Reviewed By: Sarah Pace, Emily Phillips, David Fournier, Elysse Fink
It is not news that teenagers are developing and exploring their world. In her article, The Right to Read: The How and Why of Supporting Intellectual Freedom for Teens (2014), Emily Calkins shares her opinion on what perspective libraries ought to take concerning the intellectual freedom of teenagers:
“It’s not that caregivers should stop being involved in their children’s’ library use and
reading habits when their children reach adolescence. There may be times, however, when a young person wants or needs information to which her guardian might want to restrict access. Because of the developmental needs of adolescence and libraries’ commitment to intellectual freedom, libraries should support the intellectual freedom for teenagers rather than the right of guardians to control their children’s intellectual lives.”
Libraries have intellectual freedom in mind and in their very hearts. This fact is evident based on the ALA’s very own Library Bill of Rights. So it is that teens should be afforded the same rights. During those tumultuous years of adolescence, one is becoming sexually active and should be offered fair and honest information regarding the ins and outs of sex. This is just one example that highlights Calkin’s larger point–that information ought to be free and open to everyone and that a person or entity has no right to censor information. Sure a parent can discourage materials in their own house, but they cross a line by saying that other teens/adolescents cannot have access to this information thus limiting that groups’ intellectual freedom.
Method and Unanswered Questions-
Calkins is concerned in this essay with the ability of librarians to assist young adults in a time of personal growth. Establishing self-sufficiency and independence is a crucial rite of passage for young adults. Challenging and questioning the beliefs of their family and culture is an integral part of this, and is not something that can easily be done at home with parents watching their every move. Even more so, teens’ intellectual freedoms are limited when parents censor their information pursuits, so they must find a place in which they can safely fulfill that need.
Calkins only briefly touched on how “young adult” and “adolescent” are defined, footnoted at the end of the article. A first unanswered question would be to explore that concept more thoroughly from a psychological standpoint, as well as an informational one. Are the information needs of a 12 year old different than an 18 year old? How can the library acknowledge and support this difference?
Second, Calkins discusses library policy in regards to protecting the privacy of adolescents, suggesting several variations of library card policies and how they affect access. Are teen’s accounts private, or do caregivers have access to information about their teen’s check-outs? If so, then how are teens supposed to feel protected? A possible solution to this is an honor system collection by providing access to materials to teens that don’t need to be checked out with a library card. This allows teens to take out what may serve their information wants and needs without intimidation and embarrassment. The legal ramifications of these policies for the library, with regards to a minor being able to be the sole party responsible for an account which may have financial liabilities are not discussed. This is not a deal breaker for being able to offer young adults full privacy, but it is a very real legal reality that the library needs to be able to deal with.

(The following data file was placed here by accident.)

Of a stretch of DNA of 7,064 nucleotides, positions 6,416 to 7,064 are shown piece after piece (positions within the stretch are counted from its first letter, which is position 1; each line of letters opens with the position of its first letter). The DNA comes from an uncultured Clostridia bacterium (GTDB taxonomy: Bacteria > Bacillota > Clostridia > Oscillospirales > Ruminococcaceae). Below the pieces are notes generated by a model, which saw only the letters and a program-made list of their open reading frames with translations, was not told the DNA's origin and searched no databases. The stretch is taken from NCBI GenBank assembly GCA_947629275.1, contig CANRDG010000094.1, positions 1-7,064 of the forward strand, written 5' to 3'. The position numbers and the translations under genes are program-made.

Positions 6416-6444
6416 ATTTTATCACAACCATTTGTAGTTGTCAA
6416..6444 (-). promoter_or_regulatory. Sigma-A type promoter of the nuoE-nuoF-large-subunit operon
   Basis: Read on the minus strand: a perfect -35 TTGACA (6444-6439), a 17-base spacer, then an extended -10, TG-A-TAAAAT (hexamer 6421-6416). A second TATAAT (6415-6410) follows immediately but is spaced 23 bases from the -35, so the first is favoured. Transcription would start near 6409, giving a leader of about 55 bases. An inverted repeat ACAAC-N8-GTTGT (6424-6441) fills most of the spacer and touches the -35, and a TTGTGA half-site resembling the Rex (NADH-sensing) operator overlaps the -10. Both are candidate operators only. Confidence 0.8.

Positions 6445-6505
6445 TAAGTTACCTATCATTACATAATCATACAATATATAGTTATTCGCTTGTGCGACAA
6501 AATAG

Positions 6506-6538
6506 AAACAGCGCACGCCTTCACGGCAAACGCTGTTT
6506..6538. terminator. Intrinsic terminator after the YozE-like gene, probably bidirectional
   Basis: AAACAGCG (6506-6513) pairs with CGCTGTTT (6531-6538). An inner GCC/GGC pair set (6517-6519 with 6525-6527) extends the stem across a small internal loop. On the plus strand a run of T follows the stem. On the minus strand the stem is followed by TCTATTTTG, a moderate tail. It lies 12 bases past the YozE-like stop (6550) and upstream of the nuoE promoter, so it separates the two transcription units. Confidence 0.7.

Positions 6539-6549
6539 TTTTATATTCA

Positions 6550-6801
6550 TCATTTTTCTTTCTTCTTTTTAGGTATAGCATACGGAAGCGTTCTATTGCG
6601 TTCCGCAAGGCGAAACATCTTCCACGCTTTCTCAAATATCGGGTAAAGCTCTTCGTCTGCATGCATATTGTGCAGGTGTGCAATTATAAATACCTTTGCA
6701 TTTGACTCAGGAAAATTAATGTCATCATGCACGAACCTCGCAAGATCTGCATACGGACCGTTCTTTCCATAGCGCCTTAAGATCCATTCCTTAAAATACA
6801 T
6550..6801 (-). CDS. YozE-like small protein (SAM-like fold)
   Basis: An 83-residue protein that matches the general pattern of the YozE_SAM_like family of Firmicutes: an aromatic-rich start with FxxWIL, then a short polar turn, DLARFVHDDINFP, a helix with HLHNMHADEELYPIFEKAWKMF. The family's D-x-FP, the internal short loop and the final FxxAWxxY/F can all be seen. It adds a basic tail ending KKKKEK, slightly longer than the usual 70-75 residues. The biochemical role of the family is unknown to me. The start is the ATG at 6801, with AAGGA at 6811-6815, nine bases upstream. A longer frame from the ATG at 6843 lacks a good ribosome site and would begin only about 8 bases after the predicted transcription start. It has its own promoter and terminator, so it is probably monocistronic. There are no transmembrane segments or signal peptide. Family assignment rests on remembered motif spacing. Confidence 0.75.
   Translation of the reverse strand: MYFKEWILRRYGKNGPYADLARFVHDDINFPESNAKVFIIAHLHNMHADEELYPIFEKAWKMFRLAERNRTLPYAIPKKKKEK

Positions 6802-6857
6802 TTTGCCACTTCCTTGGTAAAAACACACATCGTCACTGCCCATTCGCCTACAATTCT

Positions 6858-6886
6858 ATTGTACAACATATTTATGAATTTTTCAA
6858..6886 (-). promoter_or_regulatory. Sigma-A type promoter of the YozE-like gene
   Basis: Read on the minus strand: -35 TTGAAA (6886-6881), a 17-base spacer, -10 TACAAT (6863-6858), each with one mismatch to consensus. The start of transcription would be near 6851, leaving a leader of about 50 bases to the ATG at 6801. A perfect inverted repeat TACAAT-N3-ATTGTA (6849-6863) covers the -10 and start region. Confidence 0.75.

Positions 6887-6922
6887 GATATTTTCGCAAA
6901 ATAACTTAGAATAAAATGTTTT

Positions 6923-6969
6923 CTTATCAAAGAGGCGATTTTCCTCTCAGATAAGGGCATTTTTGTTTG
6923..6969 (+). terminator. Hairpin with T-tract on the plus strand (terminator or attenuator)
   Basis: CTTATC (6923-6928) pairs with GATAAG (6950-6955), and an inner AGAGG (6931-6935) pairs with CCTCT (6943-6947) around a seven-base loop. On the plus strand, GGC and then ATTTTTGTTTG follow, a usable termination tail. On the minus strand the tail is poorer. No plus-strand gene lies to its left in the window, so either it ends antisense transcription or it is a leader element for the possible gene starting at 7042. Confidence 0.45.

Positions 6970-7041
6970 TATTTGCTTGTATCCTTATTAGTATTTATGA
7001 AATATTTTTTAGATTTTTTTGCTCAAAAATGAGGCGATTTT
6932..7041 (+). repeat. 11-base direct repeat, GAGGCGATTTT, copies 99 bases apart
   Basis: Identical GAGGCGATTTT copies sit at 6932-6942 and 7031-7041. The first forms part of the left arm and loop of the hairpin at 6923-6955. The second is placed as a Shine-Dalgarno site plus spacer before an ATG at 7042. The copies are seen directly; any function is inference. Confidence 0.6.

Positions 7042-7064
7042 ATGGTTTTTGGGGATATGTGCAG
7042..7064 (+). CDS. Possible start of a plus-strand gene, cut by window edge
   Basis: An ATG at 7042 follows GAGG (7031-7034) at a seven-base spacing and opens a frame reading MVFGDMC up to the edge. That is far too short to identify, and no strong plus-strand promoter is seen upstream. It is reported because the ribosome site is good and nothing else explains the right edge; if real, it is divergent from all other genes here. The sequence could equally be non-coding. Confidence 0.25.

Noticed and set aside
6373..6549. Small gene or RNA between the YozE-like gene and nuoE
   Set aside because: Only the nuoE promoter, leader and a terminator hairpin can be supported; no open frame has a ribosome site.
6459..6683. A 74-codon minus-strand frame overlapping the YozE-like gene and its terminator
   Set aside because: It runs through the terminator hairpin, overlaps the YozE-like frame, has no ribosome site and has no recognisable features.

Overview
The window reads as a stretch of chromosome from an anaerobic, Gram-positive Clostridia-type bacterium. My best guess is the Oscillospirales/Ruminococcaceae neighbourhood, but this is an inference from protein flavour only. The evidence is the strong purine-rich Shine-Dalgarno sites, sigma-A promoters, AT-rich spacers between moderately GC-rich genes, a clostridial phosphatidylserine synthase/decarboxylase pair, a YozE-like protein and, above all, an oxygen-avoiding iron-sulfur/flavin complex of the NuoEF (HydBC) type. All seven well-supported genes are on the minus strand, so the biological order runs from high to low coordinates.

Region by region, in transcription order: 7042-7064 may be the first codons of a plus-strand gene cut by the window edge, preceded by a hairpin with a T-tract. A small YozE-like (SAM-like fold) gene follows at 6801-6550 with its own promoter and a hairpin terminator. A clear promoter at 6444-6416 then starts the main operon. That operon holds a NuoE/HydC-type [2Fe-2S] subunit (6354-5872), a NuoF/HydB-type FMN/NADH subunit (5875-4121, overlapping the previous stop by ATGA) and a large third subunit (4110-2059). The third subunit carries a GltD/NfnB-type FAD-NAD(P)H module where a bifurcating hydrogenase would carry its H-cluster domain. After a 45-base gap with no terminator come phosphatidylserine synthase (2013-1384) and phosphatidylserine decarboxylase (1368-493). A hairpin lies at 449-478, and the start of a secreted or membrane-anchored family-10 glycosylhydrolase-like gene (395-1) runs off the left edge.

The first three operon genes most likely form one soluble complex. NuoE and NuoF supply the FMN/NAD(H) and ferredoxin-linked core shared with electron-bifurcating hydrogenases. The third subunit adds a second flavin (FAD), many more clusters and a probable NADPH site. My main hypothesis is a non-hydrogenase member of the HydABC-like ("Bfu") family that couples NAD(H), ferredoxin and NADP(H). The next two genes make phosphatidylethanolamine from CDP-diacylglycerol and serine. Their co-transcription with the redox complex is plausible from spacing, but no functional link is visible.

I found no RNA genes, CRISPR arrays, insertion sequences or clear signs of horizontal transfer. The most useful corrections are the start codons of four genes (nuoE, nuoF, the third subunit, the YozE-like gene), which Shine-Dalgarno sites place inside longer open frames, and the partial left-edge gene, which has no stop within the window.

A discussion of how to have conversations with parents regarding the privacy of their teens was also missing. Discussing these issues with the staff was brought up, but many of the suggested policies will greatly anger some parents, especially as these policies directly contradict their parental rights with most other institutions and may come as a surprise. How to approach these conversations in a calm, professional manner, with talking points on how to best support the library’s position, or at least resources on how to prepare for this would have been helpful.
A similar question, how do we talk to adolescents about their privacy rights in ways that are relevant and which connect with the realities of their lives was missing. Young adults will not read a policy brochure that lists their rights, and many of these ideas may be very foreign to some. How do we open this conversation in a meaningful way?
Calkins concludes by acknowledging that the theoretical side of intellectual freedom is often the easiest part; librarians agree not to censor materials and leave the decision-making about who can or can’t read something up to the patron or their guardian. But not wanting to leave it at that, Calkins outlines practical suggestions on how libraries can practically support intellectual freedom for teen patrons, beginning with due diligence: research and familiarize oneself on the library’s policies regarding minors. Next review the collection to see if it includes materials for a variety of patrons. Go a step further and train staff on intellectual freedom. Other creative (albeit not fully researched) suggestions put forth were to develop an “honor system collection” for Teen Self Help titles and to partner with community organizations to promote intellectual freedom and access to information. Relatively simple steps for a librarian that could make a huge difference in a teen’s life.